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Table of Contents
ORIGINAL ARTICLE
Year : 2021  |  Volume : 22  |  Issue : 4  |  Page : 271-274  

A 5 years assessment of patients with acute digoxin poisoning: A toxicoepidemiology study in Iran


1 Toxicological Research Center, Department of Clinical Toxicology, Shahid Beheshti University of Medical Sciences, Loghman Hakim Hospital, Tehran, Iran
2 Skull Base Research Center, Loghman Hakim Hospital, Shahid Beheshti University of Medical Sciences; Department of Clinical Pharmacy, School of Pharmacy, Shahid Beheshti University of Medical Sciences, Tehran, Iran

Date of Submission02-Apr-2021
Date of Acceptance20-Dec-2021
Date of Web Publication11-Feb-2022

Correspondence Address:
Dr. Shahin Shadnia
Department of Clinical Toxicology, Toxicology Research Center, Excellence Center of Clinical Toxicology, Loghman Hakim Hospital, Kamali St, Tehran
Iran
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Source of Support: None, Conflict of Interest: None


DOI: 10.4103/HEARTVIEWS.HEARTVIEWS_43_21

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   Abstract 


Background: Digoxin poisoning leads to the development of cardiac and noncardiac complications. Digoxin immune fab is a safe and effective antidote, but clinical trials have not been performed in this regard, and most of the evidence is based on prospective studies. Understanding the toxicoepidemiology pattern of digoxin poisoning could provide valuable context for better managing its acute poisoning.
Objectives: This study aimed to assess the toxicoepidemiology pattern of acute digoxin poisoning through a 5-year assessment in Iran.
Methodology: In this observational study, the records of 97 patients who were referred with acute digoxin poisoning between 2010 and 2015 were evaluated. Demographic characteristics, past medical history, drug history, chief complaints, vital signs, paraclinical findings, digoxin immune fab administration, and clinical outcomes recorded.
Results: The mean age of patients was 34.02 ± 17.87 years old. About 24.7% of patients had underlying diseases, and among them, heart failure was the most prevalent disease (29.2%) 42.3% of patients needed intensive care unit (ICU) admission. The mean duration of ICU stay was 4.00 ± 2.29 days. Digoxin immune fab was administered for 4.1% of patients, and an average of 6.2 ± 2.2 vials were used for them. All patients survived, and no mortality was reported.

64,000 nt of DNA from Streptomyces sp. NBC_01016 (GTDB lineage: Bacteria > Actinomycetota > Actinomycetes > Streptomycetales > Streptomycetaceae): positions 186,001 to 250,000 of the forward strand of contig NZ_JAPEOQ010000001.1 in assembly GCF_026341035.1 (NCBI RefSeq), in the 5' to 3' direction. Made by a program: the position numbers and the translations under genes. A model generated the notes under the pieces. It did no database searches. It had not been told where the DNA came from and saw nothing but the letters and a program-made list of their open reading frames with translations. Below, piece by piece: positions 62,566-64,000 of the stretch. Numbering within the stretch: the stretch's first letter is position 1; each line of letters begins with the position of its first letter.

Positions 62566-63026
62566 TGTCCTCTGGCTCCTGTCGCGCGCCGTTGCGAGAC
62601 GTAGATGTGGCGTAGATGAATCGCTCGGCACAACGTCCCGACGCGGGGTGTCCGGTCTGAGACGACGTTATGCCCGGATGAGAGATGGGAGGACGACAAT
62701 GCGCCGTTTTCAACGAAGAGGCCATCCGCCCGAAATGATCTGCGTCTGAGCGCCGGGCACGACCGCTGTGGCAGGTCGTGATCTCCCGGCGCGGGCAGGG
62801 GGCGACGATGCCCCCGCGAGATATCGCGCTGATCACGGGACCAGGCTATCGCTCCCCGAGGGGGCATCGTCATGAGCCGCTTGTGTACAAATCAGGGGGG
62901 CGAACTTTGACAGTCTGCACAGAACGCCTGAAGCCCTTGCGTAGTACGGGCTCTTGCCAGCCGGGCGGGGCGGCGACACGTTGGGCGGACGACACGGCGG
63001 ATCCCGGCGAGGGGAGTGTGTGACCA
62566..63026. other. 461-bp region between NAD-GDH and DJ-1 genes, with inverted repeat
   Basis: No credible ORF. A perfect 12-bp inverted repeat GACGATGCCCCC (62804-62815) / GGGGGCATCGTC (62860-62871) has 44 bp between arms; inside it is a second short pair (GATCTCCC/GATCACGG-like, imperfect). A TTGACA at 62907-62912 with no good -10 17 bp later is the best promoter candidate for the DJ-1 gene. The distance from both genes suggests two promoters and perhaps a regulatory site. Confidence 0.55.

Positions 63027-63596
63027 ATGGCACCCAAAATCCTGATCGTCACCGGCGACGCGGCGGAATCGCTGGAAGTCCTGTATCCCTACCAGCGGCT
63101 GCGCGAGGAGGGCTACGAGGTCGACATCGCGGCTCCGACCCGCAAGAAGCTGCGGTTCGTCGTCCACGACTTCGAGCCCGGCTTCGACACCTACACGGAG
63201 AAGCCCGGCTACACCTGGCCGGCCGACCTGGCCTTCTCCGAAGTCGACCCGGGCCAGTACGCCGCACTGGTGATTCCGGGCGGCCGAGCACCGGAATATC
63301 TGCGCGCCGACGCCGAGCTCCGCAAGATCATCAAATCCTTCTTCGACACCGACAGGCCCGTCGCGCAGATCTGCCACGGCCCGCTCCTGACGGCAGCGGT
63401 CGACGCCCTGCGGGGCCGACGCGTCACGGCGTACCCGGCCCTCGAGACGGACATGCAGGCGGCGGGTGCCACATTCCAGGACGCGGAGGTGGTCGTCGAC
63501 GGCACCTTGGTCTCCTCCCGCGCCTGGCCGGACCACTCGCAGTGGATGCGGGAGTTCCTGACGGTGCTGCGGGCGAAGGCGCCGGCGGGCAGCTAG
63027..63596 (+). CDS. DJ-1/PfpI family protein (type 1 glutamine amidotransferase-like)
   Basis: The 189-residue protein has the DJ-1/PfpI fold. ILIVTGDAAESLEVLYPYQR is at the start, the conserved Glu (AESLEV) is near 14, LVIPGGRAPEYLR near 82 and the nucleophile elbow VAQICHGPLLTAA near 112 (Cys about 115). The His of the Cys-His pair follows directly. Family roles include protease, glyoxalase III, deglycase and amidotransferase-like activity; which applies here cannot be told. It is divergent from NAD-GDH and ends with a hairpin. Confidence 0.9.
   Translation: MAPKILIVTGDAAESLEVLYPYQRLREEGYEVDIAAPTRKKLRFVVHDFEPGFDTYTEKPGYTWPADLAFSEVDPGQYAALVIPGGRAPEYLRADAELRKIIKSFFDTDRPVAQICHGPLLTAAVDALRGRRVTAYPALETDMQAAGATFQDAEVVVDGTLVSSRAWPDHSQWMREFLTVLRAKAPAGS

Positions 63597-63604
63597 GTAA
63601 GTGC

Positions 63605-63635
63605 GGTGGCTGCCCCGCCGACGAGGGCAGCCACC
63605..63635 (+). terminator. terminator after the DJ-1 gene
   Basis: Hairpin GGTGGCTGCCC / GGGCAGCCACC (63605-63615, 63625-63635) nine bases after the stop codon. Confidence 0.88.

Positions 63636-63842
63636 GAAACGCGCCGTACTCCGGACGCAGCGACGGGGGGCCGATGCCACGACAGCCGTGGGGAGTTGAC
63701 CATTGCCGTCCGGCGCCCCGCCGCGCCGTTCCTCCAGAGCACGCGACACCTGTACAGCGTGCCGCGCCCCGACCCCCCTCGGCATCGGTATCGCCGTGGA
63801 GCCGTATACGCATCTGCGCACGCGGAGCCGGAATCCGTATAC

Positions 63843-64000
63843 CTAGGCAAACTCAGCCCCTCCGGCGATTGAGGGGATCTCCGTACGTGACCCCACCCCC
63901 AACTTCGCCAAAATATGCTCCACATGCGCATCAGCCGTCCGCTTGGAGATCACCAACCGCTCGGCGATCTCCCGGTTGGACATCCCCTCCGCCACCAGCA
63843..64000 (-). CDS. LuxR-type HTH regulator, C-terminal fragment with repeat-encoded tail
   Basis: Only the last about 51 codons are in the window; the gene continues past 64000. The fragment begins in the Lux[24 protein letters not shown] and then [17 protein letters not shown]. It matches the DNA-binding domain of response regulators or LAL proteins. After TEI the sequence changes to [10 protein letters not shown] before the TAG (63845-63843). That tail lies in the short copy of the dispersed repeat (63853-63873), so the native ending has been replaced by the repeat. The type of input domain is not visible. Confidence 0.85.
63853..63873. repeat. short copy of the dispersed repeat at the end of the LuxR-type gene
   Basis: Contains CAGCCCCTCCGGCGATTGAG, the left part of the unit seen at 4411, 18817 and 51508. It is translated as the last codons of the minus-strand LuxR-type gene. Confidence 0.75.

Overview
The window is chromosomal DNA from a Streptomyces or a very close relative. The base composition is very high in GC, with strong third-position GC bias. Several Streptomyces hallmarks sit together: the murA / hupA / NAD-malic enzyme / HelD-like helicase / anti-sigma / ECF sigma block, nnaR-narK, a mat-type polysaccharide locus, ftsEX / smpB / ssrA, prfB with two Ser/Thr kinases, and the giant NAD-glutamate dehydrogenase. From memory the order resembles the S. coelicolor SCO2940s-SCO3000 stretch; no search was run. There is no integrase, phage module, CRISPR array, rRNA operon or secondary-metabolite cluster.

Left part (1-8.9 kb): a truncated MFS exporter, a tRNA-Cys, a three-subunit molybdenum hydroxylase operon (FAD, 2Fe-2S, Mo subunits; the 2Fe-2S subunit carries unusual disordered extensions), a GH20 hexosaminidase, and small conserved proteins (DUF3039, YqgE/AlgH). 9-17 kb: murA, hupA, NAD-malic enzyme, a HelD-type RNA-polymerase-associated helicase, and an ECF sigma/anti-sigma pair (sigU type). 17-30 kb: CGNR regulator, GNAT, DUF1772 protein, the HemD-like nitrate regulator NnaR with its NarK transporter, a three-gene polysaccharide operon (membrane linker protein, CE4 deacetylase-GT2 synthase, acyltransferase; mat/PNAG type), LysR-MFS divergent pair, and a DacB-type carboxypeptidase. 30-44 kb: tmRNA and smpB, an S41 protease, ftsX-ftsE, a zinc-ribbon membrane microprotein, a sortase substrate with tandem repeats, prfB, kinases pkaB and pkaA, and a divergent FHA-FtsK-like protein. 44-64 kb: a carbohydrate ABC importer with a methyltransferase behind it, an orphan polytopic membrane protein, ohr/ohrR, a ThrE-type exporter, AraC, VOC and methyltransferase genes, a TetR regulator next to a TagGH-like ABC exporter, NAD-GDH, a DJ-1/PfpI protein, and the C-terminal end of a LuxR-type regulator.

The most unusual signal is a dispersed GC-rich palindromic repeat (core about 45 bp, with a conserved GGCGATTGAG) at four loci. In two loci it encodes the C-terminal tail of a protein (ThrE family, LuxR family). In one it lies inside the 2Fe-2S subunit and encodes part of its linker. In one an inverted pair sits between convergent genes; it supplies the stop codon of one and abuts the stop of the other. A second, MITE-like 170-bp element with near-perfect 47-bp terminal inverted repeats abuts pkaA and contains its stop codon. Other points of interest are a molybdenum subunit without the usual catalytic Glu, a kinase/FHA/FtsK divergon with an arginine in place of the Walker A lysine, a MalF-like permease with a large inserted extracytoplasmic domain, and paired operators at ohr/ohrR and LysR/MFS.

Conclusions: Digoxin immune fab administration did not alter the mortality rate. Hence, it can be concluded digoxin immune fab is not appropriate in acute poisoning, but it may be considered in chronic poisoning. Furthermore, acute digoxin poisoning is more common in Iran, and it responds appropriately to conventional treatment.

Keywords: Digital, digoxin, digoxin immune fab, poisoning, toxicoepidemiology, toxicology


How to cite this article:
Rahimi M, Mahdavinejad A, Shadnia S, Saffaei A. A 5 years assessment of patients with acute digoxin poisoning: A toxicoepidemiology study in Iran. Heart Views 2021;22:271-4

How to cite this URL:
Rahimi M, Mahdavinejad A, Shadnia S, Saffaei A. A 5 years assessment of patients with acute digoxin poisoning: A toxicoepidemiology study in Iran. Heart Views [serial online] 2021 [cited 2022 May 28];22:271-4. Available from: https://www.heartviews.org/text.asp?2021/22/4/271/337548




   Introduction Top


Digoxin is the oldest existing treatment for heart failure. Its administration has declined compared to other agents because the newer agents have established benefits in mortality reduction. However, digoxin remains an adjunctive agent for patients with refractory symptoms.[1],[2]

One of the main limitations to digoxin administration is related to its narrow therapeutic window as it leads to the development of cardiac and noncardiac poisoning (e.g., gastrointestinal and central nervous system toxicities).[3] The clinical manifestations of digoxin poisoning are usually nonspecific. Lethargy, confusion, anorexia, vomiting, nausea, diarrhea, and abdominal discomfort occurred in digoxin poisoning. Blurred vision and color disturbances are among rare presentations.[4] Most deaths are due to cardiac arrhythmias. There are no evidence-based guidelines for managing mild-to-moderate digoxin poisoning; hence wide variations in treatment strategies are present.[5] Severe poisoning requires hospitalization, and evidence recommended digoxin immune fab in specific situations. Although digoxin immune fab is safe and effective, clinical trials have not been performed in this regard, and most of the evidence is based on prospective studies.[6] Understanding the current toxicoepidemiology pattern of digoxin poisoning could provide valuable context for better managing its acute poisoning. This study aimed to assess the toxicoepidemiology pattern of acute digoxin poisoning through a 5-year assessment in Iran.


   Methodology Top